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Breakthrough Energy Innovation: Ambition and Urgency

Climate change goals, customer sustainability expectations and pressure to reduce waste demand ambition and urgency from industry to deliver breakthrough energy innovation. Engineering simulation is a key enabler to achieve these breakthroughs. From startups to multinationals, businesses are using engineering simulation to explore the much broader design spaces in the areas of advanced electrification, machine and fuel efficiency, aerodynamic design, effective lightweighting and thermal optimization.

Posted in: White Papers, Electronics & Computers, Energy, Simulation Software

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Key Considerations for Powertrain HIL Test

Safety, availability, and cost considerations can make performing thorough tests of embedded control devices using the complete system impractical. Hardware-in-the-loop (HIL) simulation is a real-time test technique used to test these devices more efficiently. During HIL test, the physical system that interfaces to an embedded control device is simulated on real-time hardware, and the outputs of the simulator mimic the actual output of the physical system. The embedded controller “thinks” it is in a real system. HIL simulation meticulously tests embedded control devices in a virtual environment before proceeding to real-world tests of the complete system. This application note covers recommended best practices for powertrain HIL testing.

Posted in: White Papers, Electronics, Electronics & Computers, Simulation Software, Software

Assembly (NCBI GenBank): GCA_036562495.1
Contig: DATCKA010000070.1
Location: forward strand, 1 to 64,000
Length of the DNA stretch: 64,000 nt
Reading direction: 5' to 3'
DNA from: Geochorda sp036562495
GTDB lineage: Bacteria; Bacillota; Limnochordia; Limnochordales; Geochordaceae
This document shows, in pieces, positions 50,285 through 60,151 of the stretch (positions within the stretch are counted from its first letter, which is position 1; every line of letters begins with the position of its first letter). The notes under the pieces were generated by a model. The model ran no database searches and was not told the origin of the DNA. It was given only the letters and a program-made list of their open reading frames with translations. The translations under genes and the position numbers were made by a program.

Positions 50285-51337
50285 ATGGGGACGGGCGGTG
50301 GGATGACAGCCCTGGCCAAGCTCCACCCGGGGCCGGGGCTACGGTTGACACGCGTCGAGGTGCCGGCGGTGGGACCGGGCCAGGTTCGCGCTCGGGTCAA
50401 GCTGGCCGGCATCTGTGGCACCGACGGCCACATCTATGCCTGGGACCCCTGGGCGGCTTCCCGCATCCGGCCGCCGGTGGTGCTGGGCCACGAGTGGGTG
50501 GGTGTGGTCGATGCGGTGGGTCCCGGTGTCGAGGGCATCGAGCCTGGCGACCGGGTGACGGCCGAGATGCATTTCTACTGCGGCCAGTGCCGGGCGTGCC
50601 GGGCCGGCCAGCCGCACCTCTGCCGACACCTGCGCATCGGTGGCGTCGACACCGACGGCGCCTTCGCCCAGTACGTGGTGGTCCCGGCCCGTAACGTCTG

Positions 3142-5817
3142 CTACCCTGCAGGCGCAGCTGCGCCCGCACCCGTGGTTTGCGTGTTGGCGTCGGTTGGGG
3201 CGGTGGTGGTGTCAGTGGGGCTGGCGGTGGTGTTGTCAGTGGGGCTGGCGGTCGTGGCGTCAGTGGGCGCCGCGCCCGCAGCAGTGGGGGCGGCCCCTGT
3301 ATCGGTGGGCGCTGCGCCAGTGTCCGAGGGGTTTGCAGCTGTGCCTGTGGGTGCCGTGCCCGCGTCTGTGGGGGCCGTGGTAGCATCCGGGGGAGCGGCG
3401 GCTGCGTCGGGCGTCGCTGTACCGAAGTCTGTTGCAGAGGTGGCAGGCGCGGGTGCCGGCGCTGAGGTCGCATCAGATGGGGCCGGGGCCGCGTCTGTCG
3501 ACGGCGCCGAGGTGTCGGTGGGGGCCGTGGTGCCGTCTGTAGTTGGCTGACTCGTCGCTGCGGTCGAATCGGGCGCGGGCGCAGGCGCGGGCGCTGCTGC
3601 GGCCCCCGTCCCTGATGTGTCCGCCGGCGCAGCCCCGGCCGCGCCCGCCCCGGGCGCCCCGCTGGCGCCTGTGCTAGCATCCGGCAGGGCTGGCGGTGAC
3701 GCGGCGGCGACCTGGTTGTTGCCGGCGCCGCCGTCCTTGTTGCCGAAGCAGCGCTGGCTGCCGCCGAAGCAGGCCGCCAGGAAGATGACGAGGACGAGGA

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Tailor-made Computing Solutions Require Diverse I/O Functions

More than ever, users from industry and transportation expect the full system solution, but no longer want to have to worry about the cumbersome configuration and integration of individual hardware components and adapting the software. There is a very simple reason for this: the system supplier of their choice reduces the time to market and is also responsible for the entire system at the same time.

Posted in: White Papers, Communications, Electronics, Electronics & Computers, Electronics & Computers, Software

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Adaptive Refinement Tools for Tetrahedral Unstructured Grids

This software can potentially be used in aerospace, aviation, and automotive applications. NASA’s Langley Research Center engineers have developed a new software package for more facile computational fluid dynamics. The software’s fast user run time, robustness, and efficiency have enabled its extensive use in space shuttle modeling. Adaptive Refinement Tool (ART) permits the computational modeling of flow, including jet or rocket plumes, wakes, and shocks via unstructured tetrahedral grids. Commercially available software packages often struggle to sufficiently and quickly model such complex examples of flow. ART also allows cells to be divided into two, four, or eight cells as compared to traditional software, which allows cell division only in units of eight. This is advantageous as it allows the user to control cell division more succinctly. ART executes commands via colloquial English, and has built-in internal statistical programming that increases its ease of use. ART allows the user the choice of alternate variables such as temperature or pressure at will, which facilitates modeling unusual or unlikely occurrences.